Ex-LA Times Journalists Not Doing So Well
Thinking about taking a buyout, or leaving your media job to pursue your organic restaurant/piano teacher dreams? Read this depressing survey of 75 ex-Los Angeles Times journalists first. It's not pretty. Only 11 have landed full-time jobs!
The Journalism Shop, a website set up by ex-LAT staffers to offer their journalistic services, spoke informally to 75 former employees. Three quarters were asked to leave the paper and the rest left voluntarily. Here are some sobering highlights, complete with some even-more-sobering quotes from the afflicted:
- More than two thirds are receiving some kind of unemployment benefits.
I'm hanging in there, but don't know what I'll do when I don't have unemployment as a base," wrote one female ex-staffer. "I'm in my 50s and it isn't easy to find a job at my level and impossible to find one that pays what I used to make.
- Almost all — 84 per cent — said that leaving the LAT had a negative impact on their finances. Four out of five reported earning half or less of their previous wages and 13 per cent said they now had no income at all.
We're living on $50,000 less a year with two kids, one in college and (one) in high school," wrote a father in his 50s. "We're not at risk of losing our home but our ability to help our children get through college has been severely threatened.
- Only 11 of the 75 reported landing a full-time job. Nearly 40 per cent are freelance only and 28 per cent are not working at all. Of those who are working, 90 per cent reported that they were earning less than when at the LAT.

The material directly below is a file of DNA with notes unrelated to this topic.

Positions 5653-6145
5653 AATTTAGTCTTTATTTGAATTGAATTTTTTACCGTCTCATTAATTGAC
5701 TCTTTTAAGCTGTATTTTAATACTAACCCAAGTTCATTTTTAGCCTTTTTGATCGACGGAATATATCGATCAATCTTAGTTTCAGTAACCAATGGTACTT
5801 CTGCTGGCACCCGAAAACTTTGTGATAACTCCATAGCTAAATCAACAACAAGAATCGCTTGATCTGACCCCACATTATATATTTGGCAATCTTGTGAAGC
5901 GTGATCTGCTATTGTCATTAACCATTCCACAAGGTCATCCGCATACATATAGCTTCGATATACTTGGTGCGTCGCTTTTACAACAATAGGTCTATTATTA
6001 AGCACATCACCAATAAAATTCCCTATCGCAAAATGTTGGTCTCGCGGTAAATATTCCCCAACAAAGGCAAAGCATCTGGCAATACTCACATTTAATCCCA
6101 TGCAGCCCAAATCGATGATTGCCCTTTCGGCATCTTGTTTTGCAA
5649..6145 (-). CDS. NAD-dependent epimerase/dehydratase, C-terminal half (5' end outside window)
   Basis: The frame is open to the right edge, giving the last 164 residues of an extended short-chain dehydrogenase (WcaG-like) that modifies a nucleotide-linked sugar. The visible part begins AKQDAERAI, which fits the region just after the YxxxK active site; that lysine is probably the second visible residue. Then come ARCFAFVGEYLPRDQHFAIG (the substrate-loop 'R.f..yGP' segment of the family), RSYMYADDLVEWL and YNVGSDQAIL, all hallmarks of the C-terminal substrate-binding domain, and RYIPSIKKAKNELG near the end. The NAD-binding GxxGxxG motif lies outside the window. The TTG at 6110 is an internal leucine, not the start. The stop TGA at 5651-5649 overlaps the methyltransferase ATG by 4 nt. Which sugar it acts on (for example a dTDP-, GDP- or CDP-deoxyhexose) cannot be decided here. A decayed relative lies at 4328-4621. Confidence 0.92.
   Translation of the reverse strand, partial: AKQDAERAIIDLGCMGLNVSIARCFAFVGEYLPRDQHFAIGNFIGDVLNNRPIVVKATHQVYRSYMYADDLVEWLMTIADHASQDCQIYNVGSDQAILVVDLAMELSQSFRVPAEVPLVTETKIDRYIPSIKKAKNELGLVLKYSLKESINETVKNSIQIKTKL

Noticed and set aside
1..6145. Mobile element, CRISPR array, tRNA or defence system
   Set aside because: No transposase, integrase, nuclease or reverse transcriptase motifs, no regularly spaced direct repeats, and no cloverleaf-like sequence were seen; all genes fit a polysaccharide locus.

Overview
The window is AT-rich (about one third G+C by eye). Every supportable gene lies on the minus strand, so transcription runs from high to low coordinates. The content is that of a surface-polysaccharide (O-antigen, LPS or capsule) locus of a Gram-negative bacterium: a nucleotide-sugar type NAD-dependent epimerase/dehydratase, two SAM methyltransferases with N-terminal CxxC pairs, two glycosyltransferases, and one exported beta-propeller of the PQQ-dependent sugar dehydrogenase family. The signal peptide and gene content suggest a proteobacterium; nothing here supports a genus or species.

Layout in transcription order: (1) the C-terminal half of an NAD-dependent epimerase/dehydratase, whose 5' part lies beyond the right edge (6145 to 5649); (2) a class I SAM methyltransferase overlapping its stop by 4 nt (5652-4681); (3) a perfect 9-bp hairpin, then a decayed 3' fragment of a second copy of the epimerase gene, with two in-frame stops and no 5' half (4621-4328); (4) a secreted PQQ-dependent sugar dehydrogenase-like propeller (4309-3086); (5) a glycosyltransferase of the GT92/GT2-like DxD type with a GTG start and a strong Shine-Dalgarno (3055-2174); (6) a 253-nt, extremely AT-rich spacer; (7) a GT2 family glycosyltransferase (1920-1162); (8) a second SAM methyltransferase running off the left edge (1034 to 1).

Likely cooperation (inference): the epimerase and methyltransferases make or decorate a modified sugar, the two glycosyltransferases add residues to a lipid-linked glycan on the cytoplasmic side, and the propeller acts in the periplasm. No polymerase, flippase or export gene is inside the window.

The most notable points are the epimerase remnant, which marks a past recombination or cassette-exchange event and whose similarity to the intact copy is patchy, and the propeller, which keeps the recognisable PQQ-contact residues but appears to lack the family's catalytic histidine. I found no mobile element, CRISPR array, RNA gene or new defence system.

"As with many of us, after working at the Times for more than 20 years, I was at the high end of the pay scale," wrote a woman in her 50s. "It will be very difficult to re-establish myself in a similar position."
- When they had got the sad news off their shoulders, the journalists also vented at the way they were treated by the paper. Half felt they were treated unfairly. And many are pissed that the paper fired them then hired younger, much less experienced journalists, presumably for lower wages.
It was extremely dismaying to me to hear of a younger reporter being hired after some 70 layoffs occurred this past spring," wrote one female respondent. "The fact that she – and others – have been hired after so many were laid off leaves me unconvinced that the economics were such that they had no choice but to do such extensive layoffs.
- Some blame the Chandler family, who sold the paper to the Tribune company in 2000. The Tribune company was in turn sold to Sam Zell and then foundered under $8bn of debt. It's still in bankruptcy protection. Still, it's the little things we should be thankful for:
At some point, I became grateful that I wasn't tossed on the street with no compensation at all," wrote a woman, who was laid off last December when severance packages were still available. "I feel Tribune and the L.A. Times were mismanaged and put into a death spiral by a sale deal that benefited the Chandlers and left the papers with a sure-death debt load.